9. The eater (is the highest Self) on account of there being taken all that is movable and immovable.
We read in the Kathavallî (I, 3, 25), 'Who then knows where he is to whom the Brahmans and Kshattriyas are but food, and death itself a condiment? 'A doubt here arises whether the 'eater', suggested by the words 'food' and 'condiment,' is the individual soul or the highest Self.--The individual soul, the Pûrvapakshin maintains; for all enjoyment presupposes works, and works belong to the individual soul only.--Of this view the Sûtra disposes. The 'eater' can be the highest Self only, because the taking, i. e. eating, of the whole aggregate of movable and immovable things can be predicated of that Self only. 'Eating' does not here mean fruition dependent on work, but rather the act of reabsorption of the world on the part of the highest Brahman, i. e. Vishnu, who is the cause of the origination, subsistence, and final destruction of the universe. This appears from the fact that Vishnu is mentioned in the same section, 'He reaches the end of his journey, and that is the highest place of Vishnu' (Ka. Up. I, 3, 9). Moreover the clause 'to whom death is a condiment' shows that by the Brahmans and Kshattriyas, mentioned in the text, we have to understand the whole universe of moving and non-moving things, viewed as things to be consumed by the highest Self. For a condiment is a thing which, while itself being eaten, causes other things to be eaten; the meaning of the passage, therefore, is that while death itself is consumed, being a condiment as it were, there is at the same time eaten whatever is flavoured or made palatable by death, and that is the entire world of beings in which the Brahmans and Kshattriyas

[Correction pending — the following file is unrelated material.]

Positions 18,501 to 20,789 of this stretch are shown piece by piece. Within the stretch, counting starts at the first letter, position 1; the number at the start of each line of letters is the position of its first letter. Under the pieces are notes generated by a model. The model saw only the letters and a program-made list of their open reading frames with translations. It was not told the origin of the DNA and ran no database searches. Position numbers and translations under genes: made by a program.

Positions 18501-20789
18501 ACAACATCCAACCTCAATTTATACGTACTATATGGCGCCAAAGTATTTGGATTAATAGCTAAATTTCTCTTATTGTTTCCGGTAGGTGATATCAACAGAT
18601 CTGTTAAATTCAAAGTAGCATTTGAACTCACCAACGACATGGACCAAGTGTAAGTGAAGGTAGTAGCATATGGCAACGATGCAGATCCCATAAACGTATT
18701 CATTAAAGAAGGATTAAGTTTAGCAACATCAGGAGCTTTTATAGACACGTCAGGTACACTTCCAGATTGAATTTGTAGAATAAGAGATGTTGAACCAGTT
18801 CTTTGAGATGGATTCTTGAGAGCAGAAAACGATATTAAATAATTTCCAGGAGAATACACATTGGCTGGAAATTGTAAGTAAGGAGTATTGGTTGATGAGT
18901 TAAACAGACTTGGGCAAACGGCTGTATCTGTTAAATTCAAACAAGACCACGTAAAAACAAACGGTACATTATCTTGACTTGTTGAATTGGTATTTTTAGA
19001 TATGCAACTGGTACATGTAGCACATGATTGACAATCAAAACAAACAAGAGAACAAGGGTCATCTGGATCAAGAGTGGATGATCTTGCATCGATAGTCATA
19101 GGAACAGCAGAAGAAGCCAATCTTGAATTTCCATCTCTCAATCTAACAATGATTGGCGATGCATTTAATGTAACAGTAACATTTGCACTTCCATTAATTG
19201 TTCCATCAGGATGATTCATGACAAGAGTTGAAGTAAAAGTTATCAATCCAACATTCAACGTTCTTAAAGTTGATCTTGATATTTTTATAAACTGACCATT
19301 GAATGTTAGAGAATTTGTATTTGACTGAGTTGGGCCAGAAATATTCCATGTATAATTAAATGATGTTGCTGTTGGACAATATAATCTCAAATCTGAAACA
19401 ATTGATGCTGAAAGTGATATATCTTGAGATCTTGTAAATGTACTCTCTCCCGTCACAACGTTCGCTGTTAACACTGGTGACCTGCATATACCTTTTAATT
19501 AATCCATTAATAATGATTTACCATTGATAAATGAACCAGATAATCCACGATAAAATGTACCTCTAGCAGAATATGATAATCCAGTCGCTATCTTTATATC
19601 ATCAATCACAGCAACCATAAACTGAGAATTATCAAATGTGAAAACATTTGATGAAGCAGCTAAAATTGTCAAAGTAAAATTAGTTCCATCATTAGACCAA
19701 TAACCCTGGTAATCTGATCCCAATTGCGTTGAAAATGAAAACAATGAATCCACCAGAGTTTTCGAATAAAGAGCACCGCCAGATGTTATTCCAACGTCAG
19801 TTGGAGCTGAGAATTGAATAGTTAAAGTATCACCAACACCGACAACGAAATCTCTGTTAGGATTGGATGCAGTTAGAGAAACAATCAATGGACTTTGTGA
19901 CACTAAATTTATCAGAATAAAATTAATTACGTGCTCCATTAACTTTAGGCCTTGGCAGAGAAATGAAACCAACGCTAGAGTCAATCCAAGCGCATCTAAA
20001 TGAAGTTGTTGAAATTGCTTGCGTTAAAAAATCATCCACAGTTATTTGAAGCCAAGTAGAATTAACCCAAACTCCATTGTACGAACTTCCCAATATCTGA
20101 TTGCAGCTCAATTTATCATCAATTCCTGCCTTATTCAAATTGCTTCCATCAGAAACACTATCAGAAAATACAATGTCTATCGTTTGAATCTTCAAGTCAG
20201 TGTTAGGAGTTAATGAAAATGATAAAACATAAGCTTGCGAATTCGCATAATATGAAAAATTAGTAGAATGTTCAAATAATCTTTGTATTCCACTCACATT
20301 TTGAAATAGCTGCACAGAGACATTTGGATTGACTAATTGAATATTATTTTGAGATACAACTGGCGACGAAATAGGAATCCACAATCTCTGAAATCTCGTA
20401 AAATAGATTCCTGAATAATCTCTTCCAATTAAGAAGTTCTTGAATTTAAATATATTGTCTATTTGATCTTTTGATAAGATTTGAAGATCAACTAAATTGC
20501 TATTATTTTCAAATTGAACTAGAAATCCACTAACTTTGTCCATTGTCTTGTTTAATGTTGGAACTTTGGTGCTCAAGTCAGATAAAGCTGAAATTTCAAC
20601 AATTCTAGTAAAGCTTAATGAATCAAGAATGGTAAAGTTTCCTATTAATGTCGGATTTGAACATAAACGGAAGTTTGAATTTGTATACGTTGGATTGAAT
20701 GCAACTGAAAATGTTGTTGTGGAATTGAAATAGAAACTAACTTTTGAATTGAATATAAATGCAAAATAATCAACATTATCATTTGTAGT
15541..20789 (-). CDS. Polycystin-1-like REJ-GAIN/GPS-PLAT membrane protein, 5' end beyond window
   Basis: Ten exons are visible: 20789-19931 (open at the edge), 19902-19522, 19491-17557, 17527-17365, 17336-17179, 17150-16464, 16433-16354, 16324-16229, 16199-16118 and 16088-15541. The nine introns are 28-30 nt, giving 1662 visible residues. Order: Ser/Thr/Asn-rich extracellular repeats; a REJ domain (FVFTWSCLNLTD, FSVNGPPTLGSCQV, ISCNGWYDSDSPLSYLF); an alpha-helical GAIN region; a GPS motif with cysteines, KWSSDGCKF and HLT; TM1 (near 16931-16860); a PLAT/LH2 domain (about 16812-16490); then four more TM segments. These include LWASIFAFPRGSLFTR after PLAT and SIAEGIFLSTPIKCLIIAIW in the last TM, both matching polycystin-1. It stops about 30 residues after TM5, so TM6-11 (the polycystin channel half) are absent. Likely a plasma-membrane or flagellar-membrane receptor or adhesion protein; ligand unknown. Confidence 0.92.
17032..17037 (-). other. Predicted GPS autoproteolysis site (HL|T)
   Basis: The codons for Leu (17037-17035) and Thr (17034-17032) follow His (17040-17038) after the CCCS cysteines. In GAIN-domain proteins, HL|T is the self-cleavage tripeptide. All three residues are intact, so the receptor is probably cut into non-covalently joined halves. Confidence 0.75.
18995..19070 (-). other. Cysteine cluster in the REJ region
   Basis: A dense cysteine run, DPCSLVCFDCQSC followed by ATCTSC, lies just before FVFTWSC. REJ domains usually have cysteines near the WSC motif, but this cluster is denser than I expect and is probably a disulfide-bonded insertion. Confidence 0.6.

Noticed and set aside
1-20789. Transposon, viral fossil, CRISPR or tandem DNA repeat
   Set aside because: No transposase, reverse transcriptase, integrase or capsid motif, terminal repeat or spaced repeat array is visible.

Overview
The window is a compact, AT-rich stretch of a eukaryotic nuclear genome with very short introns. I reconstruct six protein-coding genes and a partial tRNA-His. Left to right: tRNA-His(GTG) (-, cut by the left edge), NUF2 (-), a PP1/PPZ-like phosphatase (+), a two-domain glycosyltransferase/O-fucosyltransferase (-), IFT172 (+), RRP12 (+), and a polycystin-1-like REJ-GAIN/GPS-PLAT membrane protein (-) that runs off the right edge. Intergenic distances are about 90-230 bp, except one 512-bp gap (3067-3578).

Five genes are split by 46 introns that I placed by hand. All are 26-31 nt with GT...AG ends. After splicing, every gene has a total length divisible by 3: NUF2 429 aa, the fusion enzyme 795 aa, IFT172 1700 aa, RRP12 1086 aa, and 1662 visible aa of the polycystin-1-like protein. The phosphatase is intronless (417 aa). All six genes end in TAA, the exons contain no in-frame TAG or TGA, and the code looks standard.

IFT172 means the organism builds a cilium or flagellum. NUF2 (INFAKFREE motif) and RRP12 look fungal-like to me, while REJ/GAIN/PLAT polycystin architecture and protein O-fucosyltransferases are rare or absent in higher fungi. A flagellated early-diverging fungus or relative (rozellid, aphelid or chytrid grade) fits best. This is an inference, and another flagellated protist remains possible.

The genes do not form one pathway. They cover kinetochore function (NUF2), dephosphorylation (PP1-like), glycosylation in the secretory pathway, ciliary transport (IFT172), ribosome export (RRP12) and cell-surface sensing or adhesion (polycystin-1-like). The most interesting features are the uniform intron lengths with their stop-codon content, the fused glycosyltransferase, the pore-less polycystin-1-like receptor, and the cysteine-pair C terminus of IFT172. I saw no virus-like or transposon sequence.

hold the foremost place. Now such eating of course is destruction or reabsorption, and hence such enjoyment--meaning general reabsorption--can belong to the highest Self only.